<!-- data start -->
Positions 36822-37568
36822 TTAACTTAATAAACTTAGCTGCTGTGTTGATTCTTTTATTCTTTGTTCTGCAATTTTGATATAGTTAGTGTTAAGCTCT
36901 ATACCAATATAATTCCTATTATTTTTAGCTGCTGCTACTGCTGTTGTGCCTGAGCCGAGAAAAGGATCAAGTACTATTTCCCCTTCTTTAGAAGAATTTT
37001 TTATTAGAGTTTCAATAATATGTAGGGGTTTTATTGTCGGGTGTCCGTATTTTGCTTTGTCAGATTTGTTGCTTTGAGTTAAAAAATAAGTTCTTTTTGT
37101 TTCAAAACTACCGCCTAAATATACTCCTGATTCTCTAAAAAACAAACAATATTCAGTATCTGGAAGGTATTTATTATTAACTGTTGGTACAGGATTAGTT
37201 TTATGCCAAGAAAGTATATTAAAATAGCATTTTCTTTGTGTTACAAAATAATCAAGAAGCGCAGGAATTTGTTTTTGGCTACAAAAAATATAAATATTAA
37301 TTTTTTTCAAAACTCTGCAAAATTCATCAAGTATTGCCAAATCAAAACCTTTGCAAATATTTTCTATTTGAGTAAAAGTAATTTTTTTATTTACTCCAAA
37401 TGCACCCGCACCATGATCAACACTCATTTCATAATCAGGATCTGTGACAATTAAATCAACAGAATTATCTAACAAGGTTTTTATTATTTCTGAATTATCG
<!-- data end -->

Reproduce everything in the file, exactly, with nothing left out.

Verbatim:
Positions 36822-37568
36822 TTAACTTAATAAACTTAGCTGCTGTGTTGATTCTTTTATTCTTTGTTCTGCAATTTTGATATAGTTAGTGTTAAGCTCT
36901 ATACCAATATAATTCCTATTATTTTTAGCTGCTGCTACTGCTGTTGTGCCTGAGCCGAGAAAAGGATCAAGTACTATTTCCCCTTCTTTAGAAGAATTTT
37001 TTATTAGAGTTTCAATAATATGTAGGGGTTTTATTGTCGGGTGTCCGTATTTTGCTTTGTCAGATTTGTTGCTTTGAGTTAAAAAATAAGTTCTTTTTGT
37101 TTCAAAACTACCGCCTAAATATACTCCTGATTCTCTAAAAAACAAACAATATTCAGTATCTGGAAGGTATTTATTATTAACTGTTGGTACAGGATTAGTT
37201 TTATGCCAAGAAAGTATATTAAAATAGCATTTTCTTTGTGTTACAAAATAATCAAGAAGCGCAGGAATTTGTTTTTGGCTACAAAAAATATAAATATTAA
37301 TTTTTTTCAAAACTCTGCAAAATTCATCAAGTATTGCCAAATCAAAACCTTTGCAAATATTTTCTATTTGAGTAAAAGTAATTTTTTTATTTACTCCAAA
37401 TGCACCCGCACCATGATCAACACTCATTTCATAATCAGGATCTGTGACAATTAAATCAACAGAATTATCTAACAAGGTTTTTATTATTTCTGAATTATCG